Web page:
Why and the Gods

Trip Start Mar 21, 2005
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Trip End Ongoing


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Where I stayed
Papanikolau

Flag of Greece  , Macedonia Region,
Sunday, May 25, 2008

Carolyn and I paid our respects to the abode of the twelve Greek gods at Mt. Olympus.  The highest peak in Greece had now changed hands to the Orthodox Christians as small shrines and a rebuilt monastery were part of the trip along Mavrologos Gorge.  Perhaps the twelve gods felt neglected today?

Because of a locked gate and some misleading trails, the trip up the gorge began with a challenge.  But soon we were on the E4 European trail surrounded by oaks, beech, and pine in a good example of a mixed-Mediterranean forest within the Pindus Mountains.  Mt. Olympus was hidden behind the steep gorge forests and rocky outcrops, with the Enipeas River below.  In places, waterfalls dropped into emerald pools, where midges danced to and fro as the sun warmed them.

We reached the national park area by foot from the nearby town of Litochoro.  A Ukranian student gave us a ride to town as we were walking uphill at sunset from where the bus left us on the side of the road; the main bus line doesn't go to the small town of Litochoro.

Continuing up, we reached the road in the late afternoon.  From here, the trail continued up towards a cabin and the summits.  At this point, Carolyn had enough hiking so we found a ride down the mountain with a friendly Greek family from Thessaloniki.

Some places at some times display spectacular acts of nature, those that could easily be seen as acts of God or the gods.  In this case, Zeus it seemed had returned home to Mt. Olympus, as his lightning struck the plains near the sea, with a rose-colored anvil of his cumulonimbus clouds rising above as a symbol of his power.  The town of Litochoro paled in comparison.  Of course acts of nature can be described in many ways, scientifically or otherwise.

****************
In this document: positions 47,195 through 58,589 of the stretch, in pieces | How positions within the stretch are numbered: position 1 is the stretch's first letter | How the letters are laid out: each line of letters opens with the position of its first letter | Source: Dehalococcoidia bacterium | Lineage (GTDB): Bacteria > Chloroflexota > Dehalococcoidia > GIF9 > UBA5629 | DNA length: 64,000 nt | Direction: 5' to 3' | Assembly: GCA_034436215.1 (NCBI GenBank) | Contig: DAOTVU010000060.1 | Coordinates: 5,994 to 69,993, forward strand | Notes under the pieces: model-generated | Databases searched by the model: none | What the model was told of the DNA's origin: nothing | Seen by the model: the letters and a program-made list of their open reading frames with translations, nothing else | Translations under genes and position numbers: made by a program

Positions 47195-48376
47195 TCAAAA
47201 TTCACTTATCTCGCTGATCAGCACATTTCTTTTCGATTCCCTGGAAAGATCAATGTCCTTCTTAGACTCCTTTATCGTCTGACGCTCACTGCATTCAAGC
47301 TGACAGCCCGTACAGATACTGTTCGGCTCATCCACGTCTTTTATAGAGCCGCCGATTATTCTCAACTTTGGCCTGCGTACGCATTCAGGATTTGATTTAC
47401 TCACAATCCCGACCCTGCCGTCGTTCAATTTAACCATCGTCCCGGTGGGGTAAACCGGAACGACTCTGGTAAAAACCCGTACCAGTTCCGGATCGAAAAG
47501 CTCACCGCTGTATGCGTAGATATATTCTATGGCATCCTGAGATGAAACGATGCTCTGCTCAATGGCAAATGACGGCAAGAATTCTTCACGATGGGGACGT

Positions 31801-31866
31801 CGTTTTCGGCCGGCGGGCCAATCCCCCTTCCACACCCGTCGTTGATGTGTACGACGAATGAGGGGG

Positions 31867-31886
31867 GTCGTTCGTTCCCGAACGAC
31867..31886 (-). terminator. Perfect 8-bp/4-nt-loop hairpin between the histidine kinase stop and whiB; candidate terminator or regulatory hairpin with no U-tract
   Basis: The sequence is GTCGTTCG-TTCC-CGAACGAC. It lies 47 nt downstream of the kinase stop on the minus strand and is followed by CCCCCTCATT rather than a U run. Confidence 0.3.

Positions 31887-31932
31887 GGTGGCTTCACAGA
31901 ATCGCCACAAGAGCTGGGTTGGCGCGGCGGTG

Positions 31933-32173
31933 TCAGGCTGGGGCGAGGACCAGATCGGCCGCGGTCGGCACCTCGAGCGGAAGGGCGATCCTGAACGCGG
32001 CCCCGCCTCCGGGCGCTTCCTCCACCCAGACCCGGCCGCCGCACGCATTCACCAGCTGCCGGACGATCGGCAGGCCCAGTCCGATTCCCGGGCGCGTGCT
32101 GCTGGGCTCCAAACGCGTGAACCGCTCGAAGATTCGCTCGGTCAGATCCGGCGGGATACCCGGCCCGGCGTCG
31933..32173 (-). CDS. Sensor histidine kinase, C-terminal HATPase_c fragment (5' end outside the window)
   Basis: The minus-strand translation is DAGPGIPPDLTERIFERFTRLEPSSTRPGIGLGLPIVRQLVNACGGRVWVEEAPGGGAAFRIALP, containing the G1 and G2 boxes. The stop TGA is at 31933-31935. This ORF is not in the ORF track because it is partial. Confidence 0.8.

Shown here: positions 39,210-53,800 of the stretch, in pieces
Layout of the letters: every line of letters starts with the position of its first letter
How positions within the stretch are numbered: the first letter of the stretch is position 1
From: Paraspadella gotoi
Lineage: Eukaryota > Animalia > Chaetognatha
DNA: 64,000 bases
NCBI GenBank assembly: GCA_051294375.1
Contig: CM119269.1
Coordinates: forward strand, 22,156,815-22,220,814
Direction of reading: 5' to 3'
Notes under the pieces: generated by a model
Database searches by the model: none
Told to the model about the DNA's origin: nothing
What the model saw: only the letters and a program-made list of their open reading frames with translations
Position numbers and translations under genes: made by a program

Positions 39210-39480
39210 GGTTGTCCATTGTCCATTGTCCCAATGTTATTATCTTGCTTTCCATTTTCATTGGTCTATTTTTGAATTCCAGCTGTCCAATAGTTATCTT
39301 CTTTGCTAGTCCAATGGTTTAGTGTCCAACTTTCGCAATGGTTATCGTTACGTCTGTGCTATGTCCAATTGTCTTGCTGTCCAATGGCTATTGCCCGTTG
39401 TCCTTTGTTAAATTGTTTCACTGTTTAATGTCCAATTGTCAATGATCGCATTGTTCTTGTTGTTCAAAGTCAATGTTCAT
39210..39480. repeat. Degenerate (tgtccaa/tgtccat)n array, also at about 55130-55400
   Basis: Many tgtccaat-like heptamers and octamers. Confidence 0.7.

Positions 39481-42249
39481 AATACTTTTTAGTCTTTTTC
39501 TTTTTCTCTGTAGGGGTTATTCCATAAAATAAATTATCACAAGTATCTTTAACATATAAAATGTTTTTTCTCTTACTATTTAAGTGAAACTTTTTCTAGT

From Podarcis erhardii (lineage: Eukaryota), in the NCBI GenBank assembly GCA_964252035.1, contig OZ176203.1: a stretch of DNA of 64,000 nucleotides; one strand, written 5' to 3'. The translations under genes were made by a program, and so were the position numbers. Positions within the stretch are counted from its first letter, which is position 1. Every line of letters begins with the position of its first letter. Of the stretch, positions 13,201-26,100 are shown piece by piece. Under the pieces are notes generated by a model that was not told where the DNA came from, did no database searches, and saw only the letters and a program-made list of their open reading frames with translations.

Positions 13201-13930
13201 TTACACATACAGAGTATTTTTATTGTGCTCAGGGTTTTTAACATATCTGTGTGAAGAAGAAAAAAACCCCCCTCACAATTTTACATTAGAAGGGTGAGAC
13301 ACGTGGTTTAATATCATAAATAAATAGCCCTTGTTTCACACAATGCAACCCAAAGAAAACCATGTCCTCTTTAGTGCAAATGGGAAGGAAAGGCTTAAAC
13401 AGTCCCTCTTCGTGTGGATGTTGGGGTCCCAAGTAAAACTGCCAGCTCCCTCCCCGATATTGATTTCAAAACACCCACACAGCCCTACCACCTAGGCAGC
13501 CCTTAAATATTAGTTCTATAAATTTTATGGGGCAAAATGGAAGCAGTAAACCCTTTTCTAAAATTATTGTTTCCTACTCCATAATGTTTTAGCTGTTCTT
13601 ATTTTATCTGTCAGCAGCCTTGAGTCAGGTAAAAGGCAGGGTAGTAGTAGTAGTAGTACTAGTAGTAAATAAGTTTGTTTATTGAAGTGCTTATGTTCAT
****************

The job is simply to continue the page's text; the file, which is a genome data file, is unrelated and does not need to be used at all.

These days, perhaps, things are described with such scientific detail that humans think we know everything about these acts.  This process of human dialectical deduction came to us from Aristotle, here in the Macedonian part of Greece, prompting us to ask why and seek the primary causes, "explaining why perishing and coming to be never fail in nature."

Have we found the primary causes?  Science can say that the lightning is electricity caused by differential charges between the clouds and the earth.  The clouds are caused as hot and moist air rises and condenses, forming rain.  The rose color at sunset is Raman scattering of the light through the atmosphere.  But isn't there always another why we have to ask, the why that prompts us to wonder why all these whys exist and the coming to be and passing away just are? 

Or maybe we don't have to ask any questions. 

Maybe we know the primary causes, but they can't be solved scientifically.

The cumulonimbus slowly dropped its purpose upon the fields and disappeared.
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